Paper 2014/129

How to Use Bitcoin to Design Fair Protocols

Iddo Bentov and Ranjit Kumaresan


We study a model of fairness in secure computation in which an adversarial party that aborts on receiving output is forced to pay a mutually predefined monetary penalty. We then show how the Bitcoin network can be used to achieve the above notion of fairness in the two-party as well as the multiparty setting (with a dishonest majority). In particular, we propose new ideal functionalities and protocols for fair secure computation and fair lottery in this model. One of our main contributions is the definition of an ideal primitive, which we call $\mathcal{F}_{\mathrm{CR}}^\star$ ($\mathrm{CR}$ stands for ``claim-or-refund''), that formalizes and abstracts the exact properties we require from the Bitcoin network to achieve our goals. Naturally, this abstraction allows us to design fair protocols in a hybrid model in which parties have access to the $\mathcal{F}_{\mathrm{CR}}^\star$ functionality, and is otherwise independent of the Bitcoin ecosystem. We also show an efficient realization of $\mathcal{F}_{\mathrm{CR}}^\star$ that requires only two Bitcoin transactions to be made on the network. Our constructions also enjoy high efficiency. In a multiparty setting, our protocols only require a constant number of calls to $\mathcal{F}_{\mathrm{CR}}^\star$ per party on top of a standard multiparty secure computation protocol. Our fair multiparty lottery protocol improves over previous solutions which required a quadratic number of Bitcoin transactions.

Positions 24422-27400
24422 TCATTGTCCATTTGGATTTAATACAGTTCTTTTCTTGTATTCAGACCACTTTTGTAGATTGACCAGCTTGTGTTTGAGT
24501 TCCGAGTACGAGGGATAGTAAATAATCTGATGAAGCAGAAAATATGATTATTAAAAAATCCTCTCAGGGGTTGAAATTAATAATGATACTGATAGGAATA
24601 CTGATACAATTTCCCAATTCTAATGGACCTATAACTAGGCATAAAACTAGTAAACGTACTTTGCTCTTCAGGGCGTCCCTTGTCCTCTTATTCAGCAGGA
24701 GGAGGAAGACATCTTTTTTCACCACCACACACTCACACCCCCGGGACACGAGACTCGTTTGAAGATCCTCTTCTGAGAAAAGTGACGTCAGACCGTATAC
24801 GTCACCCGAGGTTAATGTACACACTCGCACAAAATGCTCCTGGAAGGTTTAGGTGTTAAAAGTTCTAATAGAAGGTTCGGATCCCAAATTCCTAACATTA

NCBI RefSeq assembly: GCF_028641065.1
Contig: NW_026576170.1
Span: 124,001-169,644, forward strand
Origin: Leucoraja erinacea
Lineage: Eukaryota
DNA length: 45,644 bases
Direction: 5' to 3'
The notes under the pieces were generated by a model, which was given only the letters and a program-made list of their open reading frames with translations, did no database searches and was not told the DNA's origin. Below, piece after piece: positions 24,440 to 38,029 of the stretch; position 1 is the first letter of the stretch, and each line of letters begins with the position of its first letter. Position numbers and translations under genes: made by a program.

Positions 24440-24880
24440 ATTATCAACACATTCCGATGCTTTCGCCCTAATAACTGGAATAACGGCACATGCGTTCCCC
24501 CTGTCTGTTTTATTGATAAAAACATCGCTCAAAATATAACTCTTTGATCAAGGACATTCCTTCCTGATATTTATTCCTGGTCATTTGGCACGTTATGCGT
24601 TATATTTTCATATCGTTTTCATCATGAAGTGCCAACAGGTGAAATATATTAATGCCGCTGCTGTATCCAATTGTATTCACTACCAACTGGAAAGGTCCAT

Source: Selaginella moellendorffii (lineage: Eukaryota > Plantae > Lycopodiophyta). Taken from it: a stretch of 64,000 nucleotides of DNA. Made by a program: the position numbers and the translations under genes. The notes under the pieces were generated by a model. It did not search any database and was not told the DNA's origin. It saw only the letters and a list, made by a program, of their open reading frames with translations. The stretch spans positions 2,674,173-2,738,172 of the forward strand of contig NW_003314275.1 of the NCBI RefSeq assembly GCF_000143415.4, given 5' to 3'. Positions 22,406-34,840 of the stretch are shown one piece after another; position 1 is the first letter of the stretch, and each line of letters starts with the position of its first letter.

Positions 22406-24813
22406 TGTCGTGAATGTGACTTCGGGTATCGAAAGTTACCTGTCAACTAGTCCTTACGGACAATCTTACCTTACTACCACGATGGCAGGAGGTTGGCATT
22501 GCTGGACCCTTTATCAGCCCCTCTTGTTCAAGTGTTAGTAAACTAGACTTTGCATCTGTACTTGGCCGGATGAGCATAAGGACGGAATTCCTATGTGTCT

Available format(s)
Cryptographic protocols
Publication info
Preprint. MINOR revision.
fair exchangesecure computationBitcoin
Contact author(s)
idddo @ cs technion ac il
2014-02-24: received
Short URL
Creative Commons Attribution


      author = {Iddo Bentov and Ranjit Kumaresan},
      title = {How to Use Bitcoin to Design Fair Protocols},
      howpublished = {Cryptology ePrint Archive, Paper 2014/129},
      year = {2014},
      note = {\url{}},
      url = {}
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